Cartoons were never just for children. Cartoons in the Golden Age, such as Red Hot Riding Hood, contained topical and often suggestive humor, though they were seen primarily as "children's entertainment" by movie exhibitors. This point of view prevailed when the new medium of television began showing cartoons in the late 1940s.
One of the very first images to be broadcast over television was that of Felix the Cat. As TV became a phenomenon and began to draw audiences away from movie theaters, many children's TV shows included airings of theatrical cartoons in their schedules, and this introduced a new generation of children to the cartoons of the 1920s and 1930s. Cartoon producer Paul Terry sold the rights to the Terrytoons cartoon library to television and retired from the business in the early 1950s. This guaranteed a long life for the characters of Mighty Mouse and Heckle and Jeckle, whose cartoons were syndicated and rerun in children's television programming blocks for the next thirty to forty years.
Walt Disney also quickly capitalized on the medium of television with his own weekly TV series, Disneyland. This show, which was essentially a weekly half-hour commercial for Disney, popularized his new Disneyland theme park. It also began a decades-long series of TV broadcasts of Disney cartoons, which later expanded into the show Walt Disney's Wonderful World of Color. However, Disney largely decided against creating original television animation, recognizing that the economics of the medium could not support his production standards. However, he ordered the creation of one character, Ludwig Von Drake for original animation that attempted to create seamless links to the various theatrical shorts presented as one complete show episode.
The first major animation studio to produce cartoons especially for television was Hanna-Barbera Productions. When MGM closed its cartoon studio in 1957, Hanna-Barbera began producing cartoons directly for television, finding an audience in the evening "family hour" time.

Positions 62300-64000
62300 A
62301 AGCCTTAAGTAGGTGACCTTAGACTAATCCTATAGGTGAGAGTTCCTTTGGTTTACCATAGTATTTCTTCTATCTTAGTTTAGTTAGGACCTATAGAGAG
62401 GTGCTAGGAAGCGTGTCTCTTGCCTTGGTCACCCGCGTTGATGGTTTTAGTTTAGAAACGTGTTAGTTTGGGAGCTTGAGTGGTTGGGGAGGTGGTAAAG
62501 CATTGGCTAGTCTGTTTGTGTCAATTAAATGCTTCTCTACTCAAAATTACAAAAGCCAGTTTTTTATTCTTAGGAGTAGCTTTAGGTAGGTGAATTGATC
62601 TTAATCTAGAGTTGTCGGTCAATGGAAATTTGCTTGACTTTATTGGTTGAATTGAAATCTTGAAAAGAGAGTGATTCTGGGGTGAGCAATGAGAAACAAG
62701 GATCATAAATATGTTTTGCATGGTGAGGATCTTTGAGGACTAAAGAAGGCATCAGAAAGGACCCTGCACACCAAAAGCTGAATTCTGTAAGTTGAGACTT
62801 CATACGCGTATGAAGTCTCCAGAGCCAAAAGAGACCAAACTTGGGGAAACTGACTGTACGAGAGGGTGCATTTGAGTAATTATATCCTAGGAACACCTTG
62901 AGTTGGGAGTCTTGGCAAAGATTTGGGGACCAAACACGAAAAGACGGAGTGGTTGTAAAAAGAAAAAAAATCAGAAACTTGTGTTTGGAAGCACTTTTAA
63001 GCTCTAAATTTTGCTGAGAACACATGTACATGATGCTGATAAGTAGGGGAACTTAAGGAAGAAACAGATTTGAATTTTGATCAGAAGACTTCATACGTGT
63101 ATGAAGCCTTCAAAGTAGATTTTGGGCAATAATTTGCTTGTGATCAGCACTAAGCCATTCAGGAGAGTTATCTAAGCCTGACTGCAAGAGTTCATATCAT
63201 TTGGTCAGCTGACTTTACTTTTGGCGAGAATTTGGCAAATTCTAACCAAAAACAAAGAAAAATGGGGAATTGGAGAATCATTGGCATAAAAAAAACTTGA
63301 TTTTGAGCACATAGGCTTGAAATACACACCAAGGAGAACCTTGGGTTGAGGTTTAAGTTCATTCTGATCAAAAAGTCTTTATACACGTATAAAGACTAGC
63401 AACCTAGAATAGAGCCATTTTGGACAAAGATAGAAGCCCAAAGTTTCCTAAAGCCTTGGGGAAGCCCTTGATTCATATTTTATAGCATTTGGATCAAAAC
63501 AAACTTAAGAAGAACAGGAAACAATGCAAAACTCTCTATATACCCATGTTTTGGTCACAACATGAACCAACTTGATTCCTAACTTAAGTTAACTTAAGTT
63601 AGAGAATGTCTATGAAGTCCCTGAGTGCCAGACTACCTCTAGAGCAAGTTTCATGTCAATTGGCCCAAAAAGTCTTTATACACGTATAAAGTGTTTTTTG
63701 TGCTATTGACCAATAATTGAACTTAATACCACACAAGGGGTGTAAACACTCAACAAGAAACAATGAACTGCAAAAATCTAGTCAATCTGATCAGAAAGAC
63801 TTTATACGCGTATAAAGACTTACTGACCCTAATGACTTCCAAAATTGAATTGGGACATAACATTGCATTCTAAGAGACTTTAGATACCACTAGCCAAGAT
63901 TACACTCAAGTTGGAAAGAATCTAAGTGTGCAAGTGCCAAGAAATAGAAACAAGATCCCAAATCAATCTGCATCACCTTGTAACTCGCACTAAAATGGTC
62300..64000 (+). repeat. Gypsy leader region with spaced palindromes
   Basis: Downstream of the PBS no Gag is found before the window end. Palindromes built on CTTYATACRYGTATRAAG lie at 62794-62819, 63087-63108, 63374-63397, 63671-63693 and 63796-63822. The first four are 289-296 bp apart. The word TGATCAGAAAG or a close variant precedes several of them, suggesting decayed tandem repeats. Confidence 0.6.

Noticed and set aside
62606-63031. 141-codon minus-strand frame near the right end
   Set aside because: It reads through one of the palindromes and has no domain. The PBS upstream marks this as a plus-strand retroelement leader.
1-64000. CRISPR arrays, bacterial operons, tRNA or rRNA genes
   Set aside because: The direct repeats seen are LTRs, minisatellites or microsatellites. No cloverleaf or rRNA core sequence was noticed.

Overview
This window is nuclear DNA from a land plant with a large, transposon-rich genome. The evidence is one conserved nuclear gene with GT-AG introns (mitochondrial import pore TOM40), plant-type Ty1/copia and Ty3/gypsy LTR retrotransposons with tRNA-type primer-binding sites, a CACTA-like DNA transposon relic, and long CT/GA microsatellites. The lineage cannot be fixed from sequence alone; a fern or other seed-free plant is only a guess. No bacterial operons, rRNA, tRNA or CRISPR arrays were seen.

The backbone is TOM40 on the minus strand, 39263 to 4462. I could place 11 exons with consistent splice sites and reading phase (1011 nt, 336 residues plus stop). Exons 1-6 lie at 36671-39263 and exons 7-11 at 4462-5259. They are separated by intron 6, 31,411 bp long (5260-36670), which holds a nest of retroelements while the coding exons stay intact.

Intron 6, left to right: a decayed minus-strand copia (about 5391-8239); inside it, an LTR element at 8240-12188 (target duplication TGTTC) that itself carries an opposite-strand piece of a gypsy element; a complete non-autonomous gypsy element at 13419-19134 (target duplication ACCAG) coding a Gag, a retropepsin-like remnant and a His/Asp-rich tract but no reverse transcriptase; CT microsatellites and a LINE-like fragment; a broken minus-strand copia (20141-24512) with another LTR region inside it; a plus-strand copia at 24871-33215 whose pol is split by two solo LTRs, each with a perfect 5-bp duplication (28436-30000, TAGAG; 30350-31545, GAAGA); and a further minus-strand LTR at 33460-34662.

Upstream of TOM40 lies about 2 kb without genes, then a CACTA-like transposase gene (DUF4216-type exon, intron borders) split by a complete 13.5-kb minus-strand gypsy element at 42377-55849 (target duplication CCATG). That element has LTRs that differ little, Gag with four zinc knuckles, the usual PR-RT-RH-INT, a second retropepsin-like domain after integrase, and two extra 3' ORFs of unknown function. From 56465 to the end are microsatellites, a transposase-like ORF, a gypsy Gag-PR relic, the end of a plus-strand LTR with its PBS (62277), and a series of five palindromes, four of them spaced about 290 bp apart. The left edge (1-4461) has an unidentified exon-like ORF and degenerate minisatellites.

The Huckleberry Hound Show
The first prime-time animated series from Hanna-Barbera were The Ruff & Reddy Show (1957) and The Huckleberry Hound Show (1958), though the studio hit its stride in 1960s when it scored with The Flintstones. This was the first half-hour "sitcom" cartoon, and like many of its successors it was originally aired during prime time when the whole family would be watching television. The Flintstones was the first of several prime-time animated series from Hanna-Barbera, which included the acclaimed Jonny Quest, generally thought of as Hanna-Barbera's best television work; however, prime-time animation did not produce any other high-rated TV series, and Hanna-Barbera turned its efforts to the growing market for Saturday morning cartoons.
One of the problems with producing animation for television was the extremely labor intensive animation process. While theatrical short subjects were previously produced in six month cycles or longer, network television needed a season of 10-20 half hour episodes each year. This led to a number of shortcut techniques to speed up the production process, and the techniques of limited animation were applied to produce a great number of quickly-produced, low-budget TV cartoons. The mass production led to a rapid decrease in the quality of television animation in general.
The UPA studio was one of the first victims of the TV-animation market. The quality of the UPA theatrical shorts had decreased in quality since John Hubley left the studio, and UPA turned to television to sustain itself. This proved to be a death-knell for its animation studio. The two UPA TV series Mister Magoo and Dick Tracy were of excruciating quality, and while they retained some of the visual flair that had rocked the animation industry, the wretched quality of the stories turned viewers off and doomed the studio. UPA had abandoned animation production completely by the late 1960s.